Legal status of urban agriculture The study contacted the Ministry of Agriculture, Water and Rural Development but the Municipal Authorities of Windhoek and Oshakati and established that there is no policy on urban and peri-urban agriculture. When the Ministries of Health and Social Services and Environment and Tourism were approached, they informed the investigators that they do not consider urban and peri-urban agriculture as their responsibility.
Constraints to urban and peri-urban agriculture Urban and peri-urban agriculture producers are faced by numerous problems. These include shortage of water (41%, 51%) pests attacks (40%,38%), that theft of the produce (31%, 24%) for Windhoek and Oshakati respectively. Another important problem facing urban farmers is the lack of information regarding the type of crops to grow, the chemicals to use and the prices, producers would receive for their products. This is partly because of the absence of Extension Services to the producers. (Windhoek 64% and Oshakati 70%). Similarly the majority of the farmers are inward looking and do not give any assistance to other producers.
The expectations of the producers in Windhoek (67%) and Oshakati (41%) is to expand the area under vegetables. A higher proportion of Oshakati farmers would like to increase the number of crops they are growing in their gardens. Regarding livestock and fish activities, very few urban producers are involved in keeping livestock (Windhoek 6% and Oshakati 24%). The types of livestock kept are chickens, goats and turkeys. As regards fishing this was reported to be an irregular, seasonal activity limited largely to the collection of mud fish in the iishona.
Socio-Economic and Gender Analysis (SEAGA) To supplement the information obtained from the questionnarire, the study undertook two sessions on Socio-Economic and Gender Analysis (SEAGA) in Windhoek and Oshakati with a focus on peri-urban farming groups. Because of a number of constraints, the session in Oshakati on the Tukondjeni is included in this report. The Tukondjeni project started in 1993 with the main objective to establish a vegetable garden. In 1998 the garden was established with twelve women members. The enterprises undertaken were tomatoes, spinach, sweet potatoes, chillis, maize and carrots. The study applied a number of SEAGA tools such as the Daily Activity Clock Tool and Problem Analysis chart tool. On the Daily Activity Clock Tool was applied to income generating activities, organization of social and community events for example marriages, funerals, cultural shows and religions festivals. The analysis provides an insight into how individual members of households or communities are occupied within their social mileau. Hence any development activity should understand this clearly before introducing new innovations to the communities. The study found out that while women carry both productive and reproductive activities, they are not given recognition or economic benefits. In this regard any development interventions should focus on time reduction or time spent on specific activities e.g. hammer mills - to reduce the time spent on pounding grain; a planter - to reduce the time spent on planting. Thus knowing who does what in a household is important for development planners and promoters of urban and peri-urban agriculture.
The Problem Analysis chart tool was used to identify problems experienced by participants. It provides potential for solution such as coping strategies and untapped knowledge. For example land and labour management. Here the requirement is for a systematic way of managing productive resources like Agricultural Extension Technicians advice. They go systematically on practices, and operations to make sure the recipients or participants understand the cultural practices to be followed in producing a crop eg. Cultivation methods. The Problem Analysis Chart Tool identified Marketing as the main problem of the Tukondjeni Project.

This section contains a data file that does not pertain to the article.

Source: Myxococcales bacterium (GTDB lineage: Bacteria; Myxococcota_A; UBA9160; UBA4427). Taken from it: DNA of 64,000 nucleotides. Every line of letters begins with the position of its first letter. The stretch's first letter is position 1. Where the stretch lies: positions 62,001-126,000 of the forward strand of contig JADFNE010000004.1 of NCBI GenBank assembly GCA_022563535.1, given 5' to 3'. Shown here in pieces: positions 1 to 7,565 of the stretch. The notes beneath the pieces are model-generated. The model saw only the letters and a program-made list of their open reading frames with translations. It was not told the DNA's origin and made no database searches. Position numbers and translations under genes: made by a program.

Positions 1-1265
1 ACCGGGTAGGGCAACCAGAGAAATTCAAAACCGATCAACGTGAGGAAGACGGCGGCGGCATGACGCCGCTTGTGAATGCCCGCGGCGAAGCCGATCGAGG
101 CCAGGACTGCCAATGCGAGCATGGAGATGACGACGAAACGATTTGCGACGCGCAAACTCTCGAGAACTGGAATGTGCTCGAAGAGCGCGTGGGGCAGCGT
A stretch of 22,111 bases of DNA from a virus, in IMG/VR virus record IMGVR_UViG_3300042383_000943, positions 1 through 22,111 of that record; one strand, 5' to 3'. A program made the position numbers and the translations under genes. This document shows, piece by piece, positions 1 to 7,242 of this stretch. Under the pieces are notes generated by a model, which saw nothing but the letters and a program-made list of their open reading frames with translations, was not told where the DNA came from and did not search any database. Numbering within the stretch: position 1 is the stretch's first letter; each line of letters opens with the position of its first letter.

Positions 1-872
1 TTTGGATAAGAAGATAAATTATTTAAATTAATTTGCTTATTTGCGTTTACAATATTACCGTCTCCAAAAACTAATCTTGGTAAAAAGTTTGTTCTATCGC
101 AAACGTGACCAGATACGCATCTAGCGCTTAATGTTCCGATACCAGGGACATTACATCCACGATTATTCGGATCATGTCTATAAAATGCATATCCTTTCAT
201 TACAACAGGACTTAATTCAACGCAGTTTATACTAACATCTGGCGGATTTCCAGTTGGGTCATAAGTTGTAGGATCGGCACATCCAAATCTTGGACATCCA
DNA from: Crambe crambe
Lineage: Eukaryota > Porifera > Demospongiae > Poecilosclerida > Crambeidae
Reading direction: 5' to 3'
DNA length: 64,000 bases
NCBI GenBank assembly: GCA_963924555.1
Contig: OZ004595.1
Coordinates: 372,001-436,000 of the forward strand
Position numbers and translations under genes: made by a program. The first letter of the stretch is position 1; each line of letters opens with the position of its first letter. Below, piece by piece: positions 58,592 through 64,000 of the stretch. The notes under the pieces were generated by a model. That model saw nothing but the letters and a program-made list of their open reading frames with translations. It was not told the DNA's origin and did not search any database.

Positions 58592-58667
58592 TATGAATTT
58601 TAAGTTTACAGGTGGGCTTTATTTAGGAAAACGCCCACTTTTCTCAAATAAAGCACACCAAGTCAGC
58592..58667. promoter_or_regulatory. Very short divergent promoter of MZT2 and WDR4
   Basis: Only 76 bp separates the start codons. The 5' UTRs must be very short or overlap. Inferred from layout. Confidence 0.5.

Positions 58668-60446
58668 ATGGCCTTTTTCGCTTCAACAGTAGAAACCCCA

Under others, the exercise identified other income generating activities such as traditional baskets, pottery, marula oil and the use of market gardening plots for teaching.
Conclusions and Recommendations
Urban and peri-urban agriculture is practised by over 70% of the residents of Windhoek and Oshakati. Over twenty three types of vegetables and fruit trees are grown on tiny plots, but the main ones are maize, beans, tomatoes, pumpkin, watermelon, sweet potatoes and pepper. Most of the produce is consumed by the household and contribute to improvement of their nutritional status. Many producers are willing to expand their plots if they are assisted with some inputs, similarly those with no gardens have expressed interest to start vegetable gardens, if they are provided with space and initial capital. Existing marketing outlets are limited to the locality and hence not reliable. Most vegetable production takes place during the summer rains supplemented, iishona and municipal water taps which have now become very expensive. Animal production is limited to small stock and poultry, while fishing is seasonal activity.
The absence of policy on urban and peri-urban agriculture is seen as a serious constraint towards its intensification and development. It is therefore recommended that the Ministry of Agriculture, Water and Rural Development in consultation with the municipalities and the Ministries of Environment and Tourism and Regional and Local Government and Housing and other stakeholders evolve a policy on urban and peri-urban agriculture. This would ensure the development of a production system that results in the production of healthy fruits and vegetables and use of biodegradable chemicals to minimize air water and soil pollution. Furthermore it is recommended that the small growers be assisted to organize themselves into producer cooperatives so that they can break into the main market.
Finally this study has demonstrated clearly that urban and peri-urban agriculture as practiced in Oshakati and Windhoek can be viable though at a very low scale. If its potential is to be exploited to the full, government, the municipalities and the private sector should be involved. The former should evolve a policy that encourages the production of high value fruits and vegetables for the market. While the latter should inject micro loans to enable producers to purchase inputs including appropriate technology. The policy should include allocation of responsibilities amongst the concerned authorities in respect of legal recognition, guidelines on the correct husbandry practices and the protection of the environment for sustainable production.